During the Lenten season, staff and church leaders will share a daily devotional. Please join us on the journey.
“2 People will be lovers of themselves, lovers of money, boastful, proud, abusive, disobedient to their parents, ungrateful, unholy,” 2 Timothy 3:2
Wishes and Complaints
Foster Lynn – Trustee Chair
Following is a simple challenge of self-examination and reflection for you and me to try during this season of Lent.
How often do we wish for things? …maybe small things, maybe large things – like a cool pair of shoes; a modern kitchen; a luxury car; a fancy vacation; a house on the beach. …maybe silly or seemingly important things – like a table saw; a silver bracelet; straight hair; curly hair; peace and quiet.
How often do we complain about things? …maybe we feel entitled or angry – like my compensation (I am worth more!); my boss (she is insensitive!); my company (I get no respect!); your yard (it’s overgrown!); your kids (they are loud and play in my yard!).
Individually, each of these wishes and complaints certainly seem normal and in most cases, we may think they are healthy and worthy.
Envision a sail which is fully open, catching the wind and propelling a sleek, single hull boat across a smooth body of water. This sail is made of a strong fabric – capable of creating a strong diaphragm. Consider that this sail represents our spirit, our faith and our well-being and provides the means to move us through life in this world.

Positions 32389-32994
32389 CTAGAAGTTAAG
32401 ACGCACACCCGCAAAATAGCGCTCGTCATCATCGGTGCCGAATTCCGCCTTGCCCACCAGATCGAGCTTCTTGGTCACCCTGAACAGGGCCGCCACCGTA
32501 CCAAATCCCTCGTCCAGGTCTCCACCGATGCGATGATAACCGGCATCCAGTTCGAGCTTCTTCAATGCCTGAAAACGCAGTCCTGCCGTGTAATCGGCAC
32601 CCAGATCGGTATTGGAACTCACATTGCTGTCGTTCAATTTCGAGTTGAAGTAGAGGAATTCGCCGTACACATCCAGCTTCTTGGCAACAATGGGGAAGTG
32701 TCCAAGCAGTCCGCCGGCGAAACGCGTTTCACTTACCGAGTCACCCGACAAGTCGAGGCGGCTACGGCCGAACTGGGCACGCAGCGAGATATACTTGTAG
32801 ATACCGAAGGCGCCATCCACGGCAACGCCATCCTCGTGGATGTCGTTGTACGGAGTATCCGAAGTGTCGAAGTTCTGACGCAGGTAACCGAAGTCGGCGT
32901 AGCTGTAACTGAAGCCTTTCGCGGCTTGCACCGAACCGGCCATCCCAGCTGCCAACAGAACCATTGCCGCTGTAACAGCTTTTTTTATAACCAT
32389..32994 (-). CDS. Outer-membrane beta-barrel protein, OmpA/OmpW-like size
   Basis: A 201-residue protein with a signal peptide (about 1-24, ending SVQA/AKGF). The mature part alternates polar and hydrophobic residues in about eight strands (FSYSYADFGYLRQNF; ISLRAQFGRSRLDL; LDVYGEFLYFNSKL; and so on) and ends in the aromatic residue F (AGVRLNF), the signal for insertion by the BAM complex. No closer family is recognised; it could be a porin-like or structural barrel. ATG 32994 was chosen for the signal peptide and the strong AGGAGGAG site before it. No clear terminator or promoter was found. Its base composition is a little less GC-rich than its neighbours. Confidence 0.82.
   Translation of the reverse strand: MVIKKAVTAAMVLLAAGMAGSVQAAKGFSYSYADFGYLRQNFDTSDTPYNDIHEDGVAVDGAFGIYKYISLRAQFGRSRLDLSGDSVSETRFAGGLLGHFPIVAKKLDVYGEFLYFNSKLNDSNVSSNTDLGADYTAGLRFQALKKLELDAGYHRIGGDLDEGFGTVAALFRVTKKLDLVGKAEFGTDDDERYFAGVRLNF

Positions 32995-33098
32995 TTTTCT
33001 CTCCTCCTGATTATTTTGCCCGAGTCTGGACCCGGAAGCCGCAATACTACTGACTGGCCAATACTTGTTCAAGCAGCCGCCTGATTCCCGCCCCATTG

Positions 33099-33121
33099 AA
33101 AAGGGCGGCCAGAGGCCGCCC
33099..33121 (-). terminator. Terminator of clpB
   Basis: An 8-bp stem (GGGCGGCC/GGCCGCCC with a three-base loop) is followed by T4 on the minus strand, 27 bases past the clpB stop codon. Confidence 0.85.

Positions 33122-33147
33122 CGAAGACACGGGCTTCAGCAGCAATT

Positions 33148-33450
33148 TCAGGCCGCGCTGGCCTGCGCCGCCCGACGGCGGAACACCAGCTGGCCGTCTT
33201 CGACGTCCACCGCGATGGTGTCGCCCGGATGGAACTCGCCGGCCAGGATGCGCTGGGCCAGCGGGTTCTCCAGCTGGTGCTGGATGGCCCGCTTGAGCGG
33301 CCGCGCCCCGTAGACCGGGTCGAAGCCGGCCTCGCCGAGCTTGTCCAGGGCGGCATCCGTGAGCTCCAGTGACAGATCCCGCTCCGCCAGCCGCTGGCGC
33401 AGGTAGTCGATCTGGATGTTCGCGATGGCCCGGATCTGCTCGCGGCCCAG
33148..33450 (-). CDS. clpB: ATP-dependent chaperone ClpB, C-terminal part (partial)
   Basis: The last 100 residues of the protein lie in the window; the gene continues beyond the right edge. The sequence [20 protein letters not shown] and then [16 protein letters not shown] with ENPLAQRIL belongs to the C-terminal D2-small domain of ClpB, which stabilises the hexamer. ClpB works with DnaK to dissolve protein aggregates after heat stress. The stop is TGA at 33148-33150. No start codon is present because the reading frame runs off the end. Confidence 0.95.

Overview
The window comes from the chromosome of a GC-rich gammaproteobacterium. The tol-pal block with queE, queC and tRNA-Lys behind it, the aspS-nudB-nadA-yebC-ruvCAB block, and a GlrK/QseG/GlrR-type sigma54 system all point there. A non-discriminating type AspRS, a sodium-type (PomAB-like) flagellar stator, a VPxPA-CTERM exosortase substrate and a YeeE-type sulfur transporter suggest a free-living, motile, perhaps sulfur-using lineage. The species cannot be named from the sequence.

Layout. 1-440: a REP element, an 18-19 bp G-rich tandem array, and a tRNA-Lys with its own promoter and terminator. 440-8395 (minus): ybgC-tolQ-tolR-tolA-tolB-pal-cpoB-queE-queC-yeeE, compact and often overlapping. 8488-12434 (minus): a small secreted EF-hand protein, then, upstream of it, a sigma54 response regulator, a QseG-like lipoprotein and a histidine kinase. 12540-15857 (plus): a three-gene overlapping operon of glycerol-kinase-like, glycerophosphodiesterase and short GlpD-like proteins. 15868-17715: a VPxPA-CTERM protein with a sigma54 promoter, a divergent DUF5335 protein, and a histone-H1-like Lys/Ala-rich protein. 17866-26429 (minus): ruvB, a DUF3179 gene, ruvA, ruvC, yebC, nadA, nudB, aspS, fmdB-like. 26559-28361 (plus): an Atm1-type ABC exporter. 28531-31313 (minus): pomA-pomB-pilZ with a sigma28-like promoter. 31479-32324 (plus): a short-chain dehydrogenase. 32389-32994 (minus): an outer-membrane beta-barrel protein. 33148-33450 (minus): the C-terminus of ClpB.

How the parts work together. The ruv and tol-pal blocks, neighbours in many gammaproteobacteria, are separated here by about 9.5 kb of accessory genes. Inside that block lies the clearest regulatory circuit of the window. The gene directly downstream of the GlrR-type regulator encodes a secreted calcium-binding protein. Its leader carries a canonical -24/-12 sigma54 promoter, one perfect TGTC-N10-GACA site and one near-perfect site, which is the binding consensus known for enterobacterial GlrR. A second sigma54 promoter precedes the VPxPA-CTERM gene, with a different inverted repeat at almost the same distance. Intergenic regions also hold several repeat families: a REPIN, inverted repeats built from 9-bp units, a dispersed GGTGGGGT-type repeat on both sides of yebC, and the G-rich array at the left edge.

Now consider that with every wish or complaint we verbalize, we tear a six inch diameter hole through the fabric of our sail. That is a hole we also tear in our spirit, our faith and our well-being and that we believe we must fill – usually urgently.
How many six inch diameter holes do you put into your sail – each and every day? If you are like me, our sail soon becomes riddled with holes and no longer functions properly – to catch the wind or move us through this world. Perhaps we become stagnant on the water. The holes of entitlement, anxiousness, depression, ungratefulness, anger and our ability to be thankful each damage the fabric of our sail.
To bolster the spirit, revive the faith and to strengthen the well-being of the fabric of our sail, let’s ask God to help us with gratitude and thankfulness – specifically based on what he has given us and what we have now – in the moment.
We can start simple and we can develop a new habit and a new mindset that will instill a remarkable way of seeing the world. As an example: I am thankful and so grateful for my Church’s commitment to missions; my wife’s gift with children’s crafts; my son’s talent to play the piano; my ten year old car; the professionalism of my colleagues at work… Perhaps before too long our sail – our spirit, our faith, our well-being – will be stronger and our fabric will be pleasing to God.
Our Prayer: Lord help us to be grateful and thankful so that we can strengthen the fabric of our sail (which includes our spirit, faith and well-being) to help us see and navigate this world in ways that please you. Amen.